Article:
Scotland's way to guarantee qualityBMJ 2000; 320 doi: https://doi.org/10.1136/bmj.320.7227.78 (Published 08 January 2000) Cite this as: BMJ 2000;320:78
With Scotland's Clinical Standards Board about to produce its first standards for consultation, Bryan Christie meets its chairman, Lord Naren Patel
It's not NICE and it has no intention of emulating its bigger sibling south of the border. The Clinical Standards Board for Scotland believes it has developed its own effective framework for providing the public with assurances about the safety and quality of the country's health service.
The Scottish system is very different from the model adopted in England, where the National Institute for Clinical Excellence (NICE) will work alongside the Commission for Health Improvement (CHI) in identifying best practice and ensuring its delivery. That is largely because many of the building blocks for a system of quality assurance were already in place in Scotland, before England's institute was established.
The Scottish Intercollegiate Guidelines Network (SIGN), set up by the royal medical colleges, has been working since 1993 to produce treatment guidelines, and the Clinical Resource Audit Group (CRAG) has ensured that audit work is well advanced. The national data on clinical outcomes have produced a wealth of comparative information on performance across the country.
The missing ingredient in all of this was an organisation that ensured that central advice was being adopted locally. Lord Patel, a former president of the Royal College of Obstetricians and Gynaecologists, who has been appointed chairman of the Clinical Standards Board for Scotland, says that the board completes the picture.
It has two principal functions—the setting of clinical standards, which can be used to measure particular services, and a process of external inspection to ensure that the standards are being met. Although that may sound simple, it is in fact a complex process and one that Lord Patel believes is unique.
“There was no model that could just be taken down off the shelf. I looked at all other international, so called accreditation and inspection systems, but most of them are organisational and not clinical. People have shied away from setting clinical standards because it's not an easy thing to do.”
The standards adopted by the board will be based on 20–30 key quality indicators that a clinical service can be measured against to see whether it is functioning well. Lord Patel said: “Some of them will be evidence based—drawing from audit, guidelines, and outcome indicators—while others will be soft in the sense that they cannot have numbers put to them.”
There will be mandatory standards, which all services should meet, and higher level standards, which everyone should aspire to. The standards will be agreed after wide consultation with both professionals and the public.
Lord Patel hopes that clinicians will examine the standards and then carry out self assessments to see how their service compares: “We want to encourage that process of self assessment because that is clearly where improvements can come.”
However, the system will not rely on professionals making their own improvements. Hospital services and general practices will be visited and assessed against standards. If a service is found to be failing, discussions will be held on how it can be improved and a timescale laid down for these improvements to be made.
Lord Patel said that in extreme cases if a service was found to be “quite awful,” immediate steps could be taken in reporting the matter to the Scottish health department to ensure that patients come to no harm. Reports of all these visits are to be made publicly available.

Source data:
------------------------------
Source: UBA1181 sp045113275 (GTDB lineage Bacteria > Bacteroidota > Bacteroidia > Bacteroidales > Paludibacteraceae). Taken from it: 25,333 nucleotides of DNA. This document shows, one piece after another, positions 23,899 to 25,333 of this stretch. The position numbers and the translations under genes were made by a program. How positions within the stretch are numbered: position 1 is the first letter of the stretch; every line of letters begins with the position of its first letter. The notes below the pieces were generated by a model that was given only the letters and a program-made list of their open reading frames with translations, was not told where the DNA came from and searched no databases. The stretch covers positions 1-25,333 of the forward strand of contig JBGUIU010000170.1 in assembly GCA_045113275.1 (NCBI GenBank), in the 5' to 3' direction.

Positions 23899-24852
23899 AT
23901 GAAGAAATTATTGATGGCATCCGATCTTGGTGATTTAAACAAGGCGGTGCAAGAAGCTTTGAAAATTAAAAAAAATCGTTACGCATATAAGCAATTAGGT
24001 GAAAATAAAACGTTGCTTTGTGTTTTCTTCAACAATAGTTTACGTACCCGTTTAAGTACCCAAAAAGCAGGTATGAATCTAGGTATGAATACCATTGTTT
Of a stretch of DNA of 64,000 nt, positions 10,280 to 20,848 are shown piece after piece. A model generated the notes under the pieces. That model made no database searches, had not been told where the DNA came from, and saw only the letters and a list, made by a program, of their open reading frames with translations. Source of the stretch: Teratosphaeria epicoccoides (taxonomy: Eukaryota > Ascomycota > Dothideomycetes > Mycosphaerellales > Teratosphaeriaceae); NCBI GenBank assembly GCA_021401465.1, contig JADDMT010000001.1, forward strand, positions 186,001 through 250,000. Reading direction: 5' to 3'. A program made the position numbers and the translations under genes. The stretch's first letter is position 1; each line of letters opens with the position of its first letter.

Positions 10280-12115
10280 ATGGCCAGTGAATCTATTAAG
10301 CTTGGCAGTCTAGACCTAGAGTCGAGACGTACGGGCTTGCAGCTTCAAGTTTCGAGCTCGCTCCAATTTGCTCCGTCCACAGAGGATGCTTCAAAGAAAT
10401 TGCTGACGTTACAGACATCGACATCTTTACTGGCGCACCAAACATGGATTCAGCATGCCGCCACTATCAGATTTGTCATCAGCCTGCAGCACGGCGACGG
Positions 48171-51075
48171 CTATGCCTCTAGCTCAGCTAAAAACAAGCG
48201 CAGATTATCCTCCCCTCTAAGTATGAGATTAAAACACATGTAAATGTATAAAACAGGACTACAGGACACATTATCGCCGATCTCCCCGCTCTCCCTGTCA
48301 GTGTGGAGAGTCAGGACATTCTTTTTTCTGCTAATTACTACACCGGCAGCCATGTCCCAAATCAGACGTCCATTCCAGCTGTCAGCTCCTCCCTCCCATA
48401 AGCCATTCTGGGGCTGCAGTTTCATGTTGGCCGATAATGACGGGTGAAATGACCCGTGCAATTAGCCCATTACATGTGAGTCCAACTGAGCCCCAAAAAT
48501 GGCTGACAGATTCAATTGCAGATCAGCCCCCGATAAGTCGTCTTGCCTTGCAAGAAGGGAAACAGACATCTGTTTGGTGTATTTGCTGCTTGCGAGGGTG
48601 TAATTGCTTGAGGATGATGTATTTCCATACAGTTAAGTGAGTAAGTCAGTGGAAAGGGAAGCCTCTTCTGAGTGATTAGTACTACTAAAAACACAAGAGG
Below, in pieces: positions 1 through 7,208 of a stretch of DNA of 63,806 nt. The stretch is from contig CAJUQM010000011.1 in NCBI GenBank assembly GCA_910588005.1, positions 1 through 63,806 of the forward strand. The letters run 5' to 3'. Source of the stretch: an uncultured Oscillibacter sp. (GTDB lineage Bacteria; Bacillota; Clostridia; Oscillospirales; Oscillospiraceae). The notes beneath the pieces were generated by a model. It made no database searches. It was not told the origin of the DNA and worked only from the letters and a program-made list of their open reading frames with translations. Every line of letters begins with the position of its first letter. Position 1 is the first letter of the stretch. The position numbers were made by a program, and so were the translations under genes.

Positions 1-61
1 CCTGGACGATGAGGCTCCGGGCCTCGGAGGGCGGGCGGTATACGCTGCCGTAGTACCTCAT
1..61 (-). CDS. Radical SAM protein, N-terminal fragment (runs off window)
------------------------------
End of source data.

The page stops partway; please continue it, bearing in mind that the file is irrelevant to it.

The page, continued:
The board also intends to produce “corporate reports” looking at how conditions such as coronary heart disease are treated in Scotland compared with other countries. Lord Patel said that if a service is found to be constrained because of resource problems, the board will have no qualms about stating that publicly.
There have been fears expressed by health professionals that the board could become another stick to beat them with, but Lord Patel has tried to dispel such notions. He said the board wants to work in partnership both with professionals and with the public in improving services.
“We want to do this with a gentle hand on the tiller in an atmosphere of helping and promoting the improvement of health care and not as an inspectorate or a watchdog.”
Some patients' groups are also concerned that what has been created in Scotland is a toothless organisation whose powers are restricted to the issuing of reports. Lord Patel is convinced, however, that not only will it be able to detect poor practice but it will put improvements in place to tackle the problem.
He also believes that the system will pick up problems that may otherwise go unnoticed: “If a bad event happens only rarely, you have to go a long time before it comes around. The advantage of this kind of standard setting and external review is that you don't have to wait for a long time to know that the system is not right and just waiting for a disaster to happen.”
The board came into existence last April, but it has taken several months to recruit staff and begin the work in earnest. Lord Patel admitted that he is now getting frustrated with the situation and wants to get some tangible return from the work that has gone in.
That should come next month when the first standards are produced for consultation. These are expected to cover the operation of coronary care units, the secondary prevention of heart disease, and the management of certain cancers. He admits that the board is exploring new territory without a map and there will be problems along the way.
“We will make lots of mistakes, but we intend to learn from them,” he declared.